Threshold for grating detection have been measured in six human observers for different orientations (vertical, horizontal, oblique 45° and oblique 135°). Gratings of fifteen different spatial frequencies were presented monocularly to the observers through a circular window. The area of the window was different under two experimental conditions (A=3.14°2 and B=0.785°2). In all cases, the sensitivity was higher for the vertical orientation than for the other ones. Moreover, the sensitivity was lower for all the orientations when the B window was used, in this case, the sensitivity for the oblique orientations was higher than the horizontal one.
This is a preview of subscription content, log in to check access.
Andrews, D.P. (1967). Perception of contour orientation in the central fovea. Part I: short lines. Vision Research, 7, 975–997.PubMedGoogle Scholar
Appelle, S.(1972). Perception and discrimination as a function of stimulus orientation: the “oblique effect” in man and animals. Psychological Bulletin, 78, 266–278.PubMedGoogle Scholar
Blakemore, C. & Campbell, F.W. (1969). On the existence of neurones in the human visual system selectively sensitive to the orientation and size of retinal images. Journal of Physiology, 203, 237–260.PubMedGoogle Scholar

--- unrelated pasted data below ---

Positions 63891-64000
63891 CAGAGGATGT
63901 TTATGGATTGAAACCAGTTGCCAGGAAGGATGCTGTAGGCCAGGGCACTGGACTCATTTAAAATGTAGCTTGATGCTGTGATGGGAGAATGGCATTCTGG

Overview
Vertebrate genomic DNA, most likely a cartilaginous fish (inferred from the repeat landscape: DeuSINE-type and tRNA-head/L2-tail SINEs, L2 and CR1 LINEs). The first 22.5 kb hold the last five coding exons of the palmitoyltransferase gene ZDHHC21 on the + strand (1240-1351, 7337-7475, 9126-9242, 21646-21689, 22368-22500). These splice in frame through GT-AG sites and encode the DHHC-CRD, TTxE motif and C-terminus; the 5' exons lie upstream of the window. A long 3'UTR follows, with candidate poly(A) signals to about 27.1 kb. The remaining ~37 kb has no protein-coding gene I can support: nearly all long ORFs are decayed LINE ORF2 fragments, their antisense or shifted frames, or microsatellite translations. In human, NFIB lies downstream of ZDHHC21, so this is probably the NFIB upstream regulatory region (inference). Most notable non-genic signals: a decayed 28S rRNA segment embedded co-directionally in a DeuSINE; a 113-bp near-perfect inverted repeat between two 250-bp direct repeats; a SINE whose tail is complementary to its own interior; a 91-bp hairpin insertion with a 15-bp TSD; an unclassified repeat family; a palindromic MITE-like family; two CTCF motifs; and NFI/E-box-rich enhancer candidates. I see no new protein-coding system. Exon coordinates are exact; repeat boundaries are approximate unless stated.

Blakemore, C. & Cooper, G.F.(1970). Development of the brain depends on the visual environment.Nature, 228, 477–478.PubMedGoogle Scholar
Campbell, F.W., Kulikowski, J.J. & Levinson, J. (1966). The effect of orientation on the visual resolution of gratings. Journal of Physiology, 187, 427–436.PubMedGoogle Scholar
Campbell, F.W., Maffei, L. & Piccolino, M. (1973). The contrast sensitivity of the cat. Journal of Physiology, 229, 719–731.PubMedGoogle Scholar
Essock, E.A. (1990). The influence of stimulus length on the oblique effect of contrast sensitivity. Vision Research, 30, 1243–1246.PubMedGoogle Scholar
Heeley, D.W. & Timney, B. (1989). Spatial frequency discriminations at different orientations. Vision Research, 29, 1221–1228.PubMedGoogle Scholar
Hirsch, J. & Hylton, R. (1984). Orientation dependence of hiperacuity contains a component with hexagonal symmetry. Journal of the Optical Society of America, A, 1, 300–308.Google Scholar
Hubel, D.H. & Wiesel, T.N. (1962) Receptive fields, binocular interaction and functional architecture in the cat's visual cortex. Journal of Physiology, 160, 106–154.PubMedGoogle Scholar
Maffei, L. & Campbell, F.W. (1970). Neurophysiological localization of the vertical and horizontal coordinates in man. Science, 167, 386–387.PubMedGoogle Scholar
Mansfield, R.J.W. (1974). Neural basis of orientation perception in primate vision. Science, 186, 1133–1135.PubMedGoogle Scholar